The Daily Illini

Creating your own traditions

By Pari Apostolakos, Assistant Features Editor

Tradition; it’s a word we hear often, whether it be from the lips of our parents or in the famous number from “Fiddler on the Roof” by the same name. Traditions exist in our lives before we even begin to live them, so how can we be expected to give them up so easily?

Moving far away from home for the first time is challenging for an incomprehensible number of reasons, one of these being the comforts we had depended on (knowingly or not) being stripped from us.

By the very definition, traditions are dependable. They will always come around and are celebrated whenever it is appropriate. The university atmosphere throws us off our game by pulling us away from those traditions, those rituals on which we rely and forces us to go without occasionally.

In our minds, traditions are often viewed as extravagant ordeals that must be associated with a national or religious holiday. Although these celebrations obviously count as traditions, the simple things in life can also become traditions.

Your mother taking you shopping for an outfit to wear on the first day of school, watching a game show on TV every week with your siblings, chatting with your father over a snack when you come home from school or work every day. These are also traditions, the daily occurrences we often times take for granted.

More often than not, these are the traditions we miss the most. These memories are what define home for us.

If you are not fortunate enough to be able to celebrate events with your family throughout your time at the University, whether they be time-honored gatherings or simple slices of life, there are ways to cope; there are ways to feel a sense of structure again. And this is by taking the reins and doing it yourself.

Traditions thrive off of company and whipping up your own rituals from scratch will be easier (and much more fun) when those around you provide the ambiance of laughter, friendship and the key ingredient to any tradition: love.

Be sure those you choose to begin new adventures which create an atmosphere of positivity around you and keep away from flaky, unreliable people (for the sake of events like these at least).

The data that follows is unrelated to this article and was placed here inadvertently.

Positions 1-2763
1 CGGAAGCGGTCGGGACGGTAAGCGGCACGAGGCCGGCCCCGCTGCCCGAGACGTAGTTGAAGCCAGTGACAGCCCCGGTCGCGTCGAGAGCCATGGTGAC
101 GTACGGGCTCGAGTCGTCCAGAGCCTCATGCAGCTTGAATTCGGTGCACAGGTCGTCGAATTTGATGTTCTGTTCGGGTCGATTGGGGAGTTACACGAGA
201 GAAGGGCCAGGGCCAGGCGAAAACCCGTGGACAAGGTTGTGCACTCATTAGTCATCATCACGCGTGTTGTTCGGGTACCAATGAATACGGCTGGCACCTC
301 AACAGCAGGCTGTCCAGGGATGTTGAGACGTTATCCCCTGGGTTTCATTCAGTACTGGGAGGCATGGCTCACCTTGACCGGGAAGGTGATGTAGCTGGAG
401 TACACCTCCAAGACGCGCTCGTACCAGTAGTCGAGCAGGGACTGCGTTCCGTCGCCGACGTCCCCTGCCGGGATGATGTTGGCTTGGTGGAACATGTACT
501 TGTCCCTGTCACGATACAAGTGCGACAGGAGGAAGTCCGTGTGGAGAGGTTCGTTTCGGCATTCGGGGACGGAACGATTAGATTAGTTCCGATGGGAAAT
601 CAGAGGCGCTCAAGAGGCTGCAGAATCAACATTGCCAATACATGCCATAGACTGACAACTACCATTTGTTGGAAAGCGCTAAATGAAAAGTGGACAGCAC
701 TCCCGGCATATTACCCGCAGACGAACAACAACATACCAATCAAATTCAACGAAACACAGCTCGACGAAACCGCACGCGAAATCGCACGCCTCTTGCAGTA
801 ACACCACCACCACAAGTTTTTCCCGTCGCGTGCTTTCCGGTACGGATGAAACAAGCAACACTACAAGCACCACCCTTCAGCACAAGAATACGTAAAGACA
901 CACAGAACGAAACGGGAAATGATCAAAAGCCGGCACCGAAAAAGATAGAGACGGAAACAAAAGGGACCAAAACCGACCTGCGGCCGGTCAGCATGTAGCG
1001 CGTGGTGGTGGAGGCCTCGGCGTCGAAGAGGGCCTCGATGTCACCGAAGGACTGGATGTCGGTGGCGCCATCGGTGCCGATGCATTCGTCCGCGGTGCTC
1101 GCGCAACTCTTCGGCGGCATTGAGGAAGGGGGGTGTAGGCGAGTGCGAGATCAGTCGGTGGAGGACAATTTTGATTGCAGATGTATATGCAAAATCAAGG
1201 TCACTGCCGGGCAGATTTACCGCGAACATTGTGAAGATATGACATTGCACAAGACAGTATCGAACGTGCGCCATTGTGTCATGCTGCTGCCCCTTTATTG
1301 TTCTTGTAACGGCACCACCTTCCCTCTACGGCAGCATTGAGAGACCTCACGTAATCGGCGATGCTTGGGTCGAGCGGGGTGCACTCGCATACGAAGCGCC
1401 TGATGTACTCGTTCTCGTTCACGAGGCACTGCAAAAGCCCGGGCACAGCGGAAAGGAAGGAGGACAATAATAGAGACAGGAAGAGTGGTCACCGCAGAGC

As you inevitably create a community for yourself on this campus, try to gather your friends for specific reasons. Getting hot chocolate before a football game on a chilly fall day, buying snacks and watching movies in order to unwind the night after a stressful exam, these simple acts can grow in importance and become full-fledged traditions in themselves.

The key to starting new traditions is openness. Being open to new ideas and possibilities, rather than dwelling on what you can’t have, is imperative in these situations. The best homegrown traditions are not thought of in a day or right after reading a newspaper article. They come about organically and are more often bred out of necessity rather than desire. This is what makes them so compelling, so near and dear to our hearts.

Letting in new ideas and making room for new people and places in your heart is how new traditions will come to fruition. Simply try putting yourself out there to make new memories and it will be impossible for you not to succeed.

It will be scary, especially at first, and especially if you are not familiar with the traditions which take place in the American college atmosphere. In any new place, the way to make the most of your time there is by understanding.

Trying to engage rather than sitting out will make for a much more rewarding experience and when you look back on your time here one day, it will not have seemed lonely because you opened yourself up to new experiences. Even if you don’t like the events you participate in, at least you won’t have any regrets.

These traditions you can choose to participate in or create for yourself will not substitute or entirely replace the traditions you may have had to leave behind for a while. But they can help fill the cracks just a little. Maybe they aren’t meant to replace anything at all; maybe they represent the page turning on your life, the beginning of a new chapter. The after can be just as full and happy as the before.

Pari is a sophomore in Media.

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